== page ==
Hong Kong is renowned for its unattainably high home prices. For millennials in the territory, owning a flat in the near future remains a long shot. With new co-living options providing a way through for residents, new real estate opportunities exist for developers, owners and operators.
While nominal wages in Hong Kong grew 45% in 2009 to 2017, income growth has still fallen behind rocketing rents for mass residential properties, which increased 102% in the same period. In a global survey released by US research firm Demographia in January 2019, Hong Kong retained its title as the world’s least affordable housing market for the ninth consecutive year. The average price for a home is 20.9 times the annual household income.
As a result, many millennials have been drawn to co-living arrangements, ranging from a Japanese-style capsule with measurements of about two meters in length, one meter across and one meter in height, to pricier options like single and double rooms with packaged wardrobes and desks. Those who are luckier may be able to afford an ensuite bathroom.
‘Live out your dreams’ The opening of M3 in 2015, one of the first co-living spaces in the area, started the trend. Since then, several big ticket co-living operators have made their mark in the Hong Kong market, including the Nate (as supported by District15), Weave Co-Living, Slash Living and Ovolo. The number of co-living schemes has increased by almost three times in only two years, according to real estate firm Jones Lang LaSalle (February 2019).
Cheaper housing accommodation compared to individual rented units is the key reason behind the high demand for co-living spaces. This particularly applies to young professionals and university students. But more recently, co-living spaces are also rising in popularity because of the lifestyle they provide.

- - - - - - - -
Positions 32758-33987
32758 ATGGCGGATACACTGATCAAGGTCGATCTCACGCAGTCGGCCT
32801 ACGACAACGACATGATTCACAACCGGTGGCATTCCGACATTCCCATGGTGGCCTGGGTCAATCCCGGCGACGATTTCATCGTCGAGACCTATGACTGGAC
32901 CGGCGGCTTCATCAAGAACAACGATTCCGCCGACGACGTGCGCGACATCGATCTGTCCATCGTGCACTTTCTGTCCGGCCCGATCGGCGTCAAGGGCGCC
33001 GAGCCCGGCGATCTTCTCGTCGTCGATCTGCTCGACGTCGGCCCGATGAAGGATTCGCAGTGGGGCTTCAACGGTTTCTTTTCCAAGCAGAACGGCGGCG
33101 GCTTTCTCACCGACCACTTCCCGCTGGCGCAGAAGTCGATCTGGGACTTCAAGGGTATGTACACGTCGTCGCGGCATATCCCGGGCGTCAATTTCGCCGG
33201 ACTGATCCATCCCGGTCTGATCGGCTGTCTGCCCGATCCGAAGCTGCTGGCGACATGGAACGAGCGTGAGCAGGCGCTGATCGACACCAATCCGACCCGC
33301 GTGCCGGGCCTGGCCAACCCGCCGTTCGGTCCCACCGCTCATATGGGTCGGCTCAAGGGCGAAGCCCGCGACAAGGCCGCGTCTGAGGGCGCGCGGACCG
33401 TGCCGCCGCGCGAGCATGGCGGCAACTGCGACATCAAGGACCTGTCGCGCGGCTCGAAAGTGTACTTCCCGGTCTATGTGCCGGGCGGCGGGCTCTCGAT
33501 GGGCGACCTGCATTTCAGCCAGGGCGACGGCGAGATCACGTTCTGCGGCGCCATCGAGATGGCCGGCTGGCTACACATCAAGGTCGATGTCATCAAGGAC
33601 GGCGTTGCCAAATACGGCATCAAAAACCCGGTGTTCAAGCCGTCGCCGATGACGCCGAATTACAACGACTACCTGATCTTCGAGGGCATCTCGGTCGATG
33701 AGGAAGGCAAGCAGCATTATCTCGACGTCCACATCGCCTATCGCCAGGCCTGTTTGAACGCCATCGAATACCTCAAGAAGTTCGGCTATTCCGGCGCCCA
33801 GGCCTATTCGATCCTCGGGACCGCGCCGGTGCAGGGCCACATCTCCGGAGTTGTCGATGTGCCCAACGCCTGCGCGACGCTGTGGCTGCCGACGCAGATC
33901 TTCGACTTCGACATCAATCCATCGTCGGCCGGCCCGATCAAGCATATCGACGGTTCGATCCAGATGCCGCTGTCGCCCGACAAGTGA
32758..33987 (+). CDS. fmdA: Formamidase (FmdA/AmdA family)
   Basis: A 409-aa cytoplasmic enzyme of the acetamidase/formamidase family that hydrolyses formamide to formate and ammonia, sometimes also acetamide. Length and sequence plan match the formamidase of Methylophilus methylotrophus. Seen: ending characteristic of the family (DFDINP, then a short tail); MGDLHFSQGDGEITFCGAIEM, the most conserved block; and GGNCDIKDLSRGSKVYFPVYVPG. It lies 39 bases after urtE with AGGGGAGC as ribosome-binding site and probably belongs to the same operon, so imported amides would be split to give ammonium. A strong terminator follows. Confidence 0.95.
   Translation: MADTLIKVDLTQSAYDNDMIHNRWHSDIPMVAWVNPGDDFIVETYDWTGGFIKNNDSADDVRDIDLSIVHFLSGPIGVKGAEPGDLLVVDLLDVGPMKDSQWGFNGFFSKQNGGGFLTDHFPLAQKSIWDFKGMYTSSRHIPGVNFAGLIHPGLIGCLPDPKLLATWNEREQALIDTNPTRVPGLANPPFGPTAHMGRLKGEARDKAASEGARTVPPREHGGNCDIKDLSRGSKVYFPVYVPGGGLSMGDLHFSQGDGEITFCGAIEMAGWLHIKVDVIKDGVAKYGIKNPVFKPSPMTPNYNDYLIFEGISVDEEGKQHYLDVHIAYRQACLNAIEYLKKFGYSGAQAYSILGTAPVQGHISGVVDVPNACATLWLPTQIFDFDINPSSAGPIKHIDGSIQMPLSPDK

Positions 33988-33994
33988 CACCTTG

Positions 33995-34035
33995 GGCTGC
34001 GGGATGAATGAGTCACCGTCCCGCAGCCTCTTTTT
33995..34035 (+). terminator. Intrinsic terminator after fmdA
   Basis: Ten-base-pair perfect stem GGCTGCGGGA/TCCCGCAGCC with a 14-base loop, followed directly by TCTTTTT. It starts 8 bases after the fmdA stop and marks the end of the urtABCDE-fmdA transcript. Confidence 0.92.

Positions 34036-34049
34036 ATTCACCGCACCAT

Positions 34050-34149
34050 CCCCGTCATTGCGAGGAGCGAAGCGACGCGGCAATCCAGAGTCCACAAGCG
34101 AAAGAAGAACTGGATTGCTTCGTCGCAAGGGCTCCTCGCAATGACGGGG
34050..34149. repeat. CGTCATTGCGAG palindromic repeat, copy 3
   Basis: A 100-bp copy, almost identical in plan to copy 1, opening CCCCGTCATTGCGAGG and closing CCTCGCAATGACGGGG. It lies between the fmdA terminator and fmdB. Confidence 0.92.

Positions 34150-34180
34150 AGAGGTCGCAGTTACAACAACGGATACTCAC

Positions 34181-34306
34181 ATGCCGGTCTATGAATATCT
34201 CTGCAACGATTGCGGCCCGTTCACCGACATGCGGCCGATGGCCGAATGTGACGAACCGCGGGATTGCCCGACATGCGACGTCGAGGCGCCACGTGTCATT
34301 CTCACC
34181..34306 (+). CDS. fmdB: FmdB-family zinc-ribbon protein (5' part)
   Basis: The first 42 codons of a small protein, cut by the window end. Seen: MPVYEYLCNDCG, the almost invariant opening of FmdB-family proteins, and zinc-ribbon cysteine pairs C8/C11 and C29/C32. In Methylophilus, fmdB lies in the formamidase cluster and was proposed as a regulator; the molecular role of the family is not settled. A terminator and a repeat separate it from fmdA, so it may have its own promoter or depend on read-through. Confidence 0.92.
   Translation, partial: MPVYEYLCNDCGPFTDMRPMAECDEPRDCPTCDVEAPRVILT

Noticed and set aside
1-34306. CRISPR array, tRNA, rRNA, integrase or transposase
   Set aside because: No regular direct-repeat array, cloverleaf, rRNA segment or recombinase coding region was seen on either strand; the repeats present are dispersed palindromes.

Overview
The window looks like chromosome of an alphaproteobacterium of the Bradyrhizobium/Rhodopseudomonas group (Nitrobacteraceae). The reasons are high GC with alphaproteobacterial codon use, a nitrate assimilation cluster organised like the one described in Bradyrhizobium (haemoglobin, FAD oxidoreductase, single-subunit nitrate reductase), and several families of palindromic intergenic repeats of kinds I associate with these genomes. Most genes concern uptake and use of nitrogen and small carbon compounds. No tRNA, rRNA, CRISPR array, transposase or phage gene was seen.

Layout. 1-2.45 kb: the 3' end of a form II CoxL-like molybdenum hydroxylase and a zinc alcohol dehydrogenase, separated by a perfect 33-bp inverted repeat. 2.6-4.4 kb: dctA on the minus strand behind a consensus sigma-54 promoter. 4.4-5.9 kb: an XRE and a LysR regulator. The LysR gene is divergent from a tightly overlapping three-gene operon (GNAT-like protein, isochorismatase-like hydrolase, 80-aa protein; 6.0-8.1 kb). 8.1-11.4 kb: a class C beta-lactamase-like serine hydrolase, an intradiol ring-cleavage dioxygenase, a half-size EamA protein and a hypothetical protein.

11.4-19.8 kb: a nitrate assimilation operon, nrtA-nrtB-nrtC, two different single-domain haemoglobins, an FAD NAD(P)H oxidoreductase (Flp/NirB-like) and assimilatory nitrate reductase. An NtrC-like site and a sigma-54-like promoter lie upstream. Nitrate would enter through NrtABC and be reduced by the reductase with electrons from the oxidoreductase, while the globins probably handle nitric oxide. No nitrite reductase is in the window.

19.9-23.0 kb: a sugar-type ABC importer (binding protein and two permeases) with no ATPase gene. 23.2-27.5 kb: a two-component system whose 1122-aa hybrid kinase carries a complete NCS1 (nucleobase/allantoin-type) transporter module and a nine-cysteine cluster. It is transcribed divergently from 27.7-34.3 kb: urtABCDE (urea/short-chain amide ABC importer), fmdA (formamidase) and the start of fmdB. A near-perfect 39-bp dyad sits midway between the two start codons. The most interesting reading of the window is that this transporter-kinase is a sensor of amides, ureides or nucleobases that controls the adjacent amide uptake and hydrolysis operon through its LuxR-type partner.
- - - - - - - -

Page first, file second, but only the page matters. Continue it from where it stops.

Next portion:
“Cheaper housing accommodation compared to individual rented units is the key reason behind the high demand for co-living spaces."
The concept of having communal living rooms, kitchens, gyms and event venues provides a sense of community to residents. The communal approach provides them with spaces to exchange ideas and experiences; this is the same reason why the co-working industry has boomed in Hong Kong in the last few years. For instance, residents of a new property in the former airport area of Kai Tak,from co-living brand Oootopia, use a community-focused app to find out about co-living events such as whisky tastings and game nights.
Oootopia describes itself as “a newly evolved serviced residence designed for like-minded individuals looking for an independent lifestyle.” It has a diverse spectrum of residents including start-up entrepreneurs, fashion designers and bankers. This suggests that co-living not only attracts and facilitates interaction among people in their own sectors but across different sectors, too. One of the company’s taglines is Live Out Your Dreams.
The landscape of co-living
The target groups of co-living spaces are young professionals and students. Location is a prime consideration. Property owners have therefore invested to convert residential blocks into affordable communal spaces in residential areas with a strong local connection such as Mong Kok, a busy shopping district in Kowloon, or Hung Hom and Shatin, which are neighborhoods close to universities (there’s a lack of dormitories for universities but a high number of international students). Weave Co-living, which is backed by Warburg Pincus, acquired a 13-storey building in Prince Edward, another busy area in Kowloon.
Co-living space operators are bullish in the market. Singapore co-living enterprise Hmlet, which entered the market by acquiring ‘we r urban’ and adding 30 locations to its co-living space portfolio, is reported to be opening two new en bloc buildings in Tin Hau and Mong Kok soon.
Instead of owning the properties, operators generally prefer to be asset light. They enter into a head lease with the asset owner, then sub-lease or license individual units to their residents, providing different ranges of services. Profit sharing agreements are also common.